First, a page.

Sales of American Silver Eagles weren’t especially strong this month, with 1,447,000 ounces sold. This brought YTD ASE sales to 28.8 million ounces. Sales totals for 2021 have been greatly hampered by shortages caused by the switch to a new ASE design. This led to no Silver Eagles being sold at all in May.

Market Buzz

Famous fund manager Bill Ackman says that it’s way past time to take away the free money sloshing around in the stock market. He calls for the Fed to start tapering QE and to start raising rates NOW.


Billionaire hedge fund manager Ray Dalio says “Cash is not a safe investment, is not a safe place because it will be taxed by inflation.” He also says that the trillions of dollars of new money that the Fed has printed have caused the stock market to become overheated.

“You can’t raise living standards by raising the amount of money in credit in the system because that’s just more money chasing the same amount of goods… It won’t raise living standards in an important way. As inflation then begins to bite, it has political consequences.”


Mike Larson of Weiss Ratings says that everything is overpriced except precious metals and mining stocks. He thinks that fears that the Fed will have to hike interest rates earlier than planned to fight spiking inflation is keeping gold prices down.

He expects that gold will break last year’s record high price by hitting $2,200 to $2,400 an ounce next summer.


Billionaire CEO of Twitter Jack Dorsey tweeted recently that  “Hyperinflation is going to change everything. It’s happening.” Later he added that it would start in the US, then spread to the rest of the world.


Swiss gold exports to China hit a 4-year high in October.


An analyst at Goldman Sachs says that the reason gold isn’t $2,000 an ounce right now is that most people in the market believe the Fed that the current high inflation is “transitory.” Once it becomes obvious that inflation is here to stay, gold will regain the $2,000 mark. He expects that to happen early next year.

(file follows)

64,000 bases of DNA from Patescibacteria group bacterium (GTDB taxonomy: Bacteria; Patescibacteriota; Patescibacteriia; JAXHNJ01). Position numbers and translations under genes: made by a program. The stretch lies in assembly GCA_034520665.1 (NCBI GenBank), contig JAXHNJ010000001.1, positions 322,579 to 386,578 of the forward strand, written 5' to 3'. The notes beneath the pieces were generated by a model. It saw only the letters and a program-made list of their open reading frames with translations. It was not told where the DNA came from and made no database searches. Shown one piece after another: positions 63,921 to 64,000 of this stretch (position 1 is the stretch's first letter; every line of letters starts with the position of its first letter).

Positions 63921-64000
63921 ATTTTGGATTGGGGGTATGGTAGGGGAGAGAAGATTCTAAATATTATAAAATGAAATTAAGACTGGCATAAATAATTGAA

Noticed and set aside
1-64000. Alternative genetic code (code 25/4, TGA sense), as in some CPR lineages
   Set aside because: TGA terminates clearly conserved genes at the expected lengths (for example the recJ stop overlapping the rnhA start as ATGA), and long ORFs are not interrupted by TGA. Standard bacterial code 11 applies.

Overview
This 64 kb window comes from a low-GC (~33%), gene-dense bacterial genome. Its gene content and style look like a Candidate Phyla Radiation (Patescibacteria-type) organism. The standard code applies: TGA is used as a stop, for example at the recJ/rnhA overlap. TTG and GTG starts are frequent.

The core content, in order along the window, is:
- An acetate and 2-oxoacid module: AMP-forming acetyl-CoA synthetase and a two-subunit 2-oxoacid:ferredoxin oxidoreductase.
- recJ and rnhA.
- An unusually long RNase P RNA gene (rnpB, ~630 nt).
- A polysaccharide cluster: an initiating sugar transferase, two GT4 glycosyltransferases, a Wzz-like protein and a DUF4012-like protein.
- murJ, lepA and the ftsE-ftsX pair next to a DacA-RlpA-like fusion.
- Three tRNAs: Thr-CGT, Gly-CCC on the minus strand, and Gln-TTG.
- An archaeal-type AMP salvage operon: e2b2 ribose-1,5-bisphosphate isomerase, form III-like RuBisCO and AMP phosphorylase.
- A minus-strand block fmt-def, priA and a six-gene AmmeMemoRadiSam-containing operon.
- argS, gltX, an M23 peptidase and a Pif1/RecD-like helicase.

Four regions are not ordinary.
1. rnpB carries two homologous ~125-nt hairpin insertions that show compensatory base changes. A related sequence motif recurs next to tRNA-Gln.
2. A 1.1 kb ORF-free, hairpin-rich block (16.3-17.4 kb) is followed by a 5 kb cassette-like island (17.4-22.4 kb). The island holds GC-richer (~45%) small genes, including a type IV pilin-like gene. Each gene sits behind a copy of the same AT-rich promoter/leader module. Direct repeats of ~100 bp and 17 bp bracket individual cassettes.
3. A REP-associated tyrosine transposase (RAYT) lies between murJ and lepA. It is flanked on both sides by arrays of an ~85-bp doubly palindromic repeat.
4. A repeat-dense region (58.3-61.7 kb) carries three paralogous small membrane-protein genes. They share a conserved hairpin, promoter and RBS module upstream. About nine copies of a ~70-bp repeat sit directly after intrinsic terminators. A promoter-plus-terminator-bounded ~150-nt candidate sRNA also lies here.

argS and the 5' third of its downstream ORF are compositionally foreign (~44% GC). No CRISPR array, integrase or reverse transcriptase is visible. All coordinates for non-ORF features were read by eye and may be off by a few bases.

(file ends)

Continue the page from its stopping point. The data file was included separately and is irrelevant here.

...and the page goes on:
JP Morgan has settled yet another class-action lawsuit over its manipulation of precious metals prices. It’s paying $60 million this time to make it go away.


There’s a growing consensus that gold prices will recover as soon as COVID lockdowns in India and other Asian nations are lifted, which will cause gold jewelry demand to jump.

Looking Ahead To Next Month

We’re approaching the end of the year, when everyone rushes to use up their paid time off, fund managers rebalance their portfolios, and investors start making moves to minimize their tax liability. This will all combine to make for shallower markets, where determined big players can move prices more easily. It may pay to be nimble, even in the gold market, if an opportunity presents itself.

I have two stories to end the month. In a stark illustration of how bad illegal gold mining is in South America, more than 400 illegal gold dredging barges converged on a river in Brazil, after rumors of a gold discovery there. Tied up together in long lines, they worked the riverbed in plain sight before rumors of a government raid caused them to flee. Of the 400-ish barges, Brazilian law enforcement only caught sixty-nine.


Our treasure story comes from Bavaria, where workers were enlarging a waterway after it burst out of its banks during the recent deadly floods in Germany. The workers dug out more than 5,600 ancient Roman silver denarii, weighing around 33 pounds! The stream runs near the site of a major Roman fort that evolved into the city of Augsburg, which is now the third-largest city in Bavaria. The oldest coins date from the reign of Emperor Nero.

This column is intended for educational purposes only. It is not intended as investment advice. Past performance does not guarantee future results. – Steven Cochran of Gainesville Coins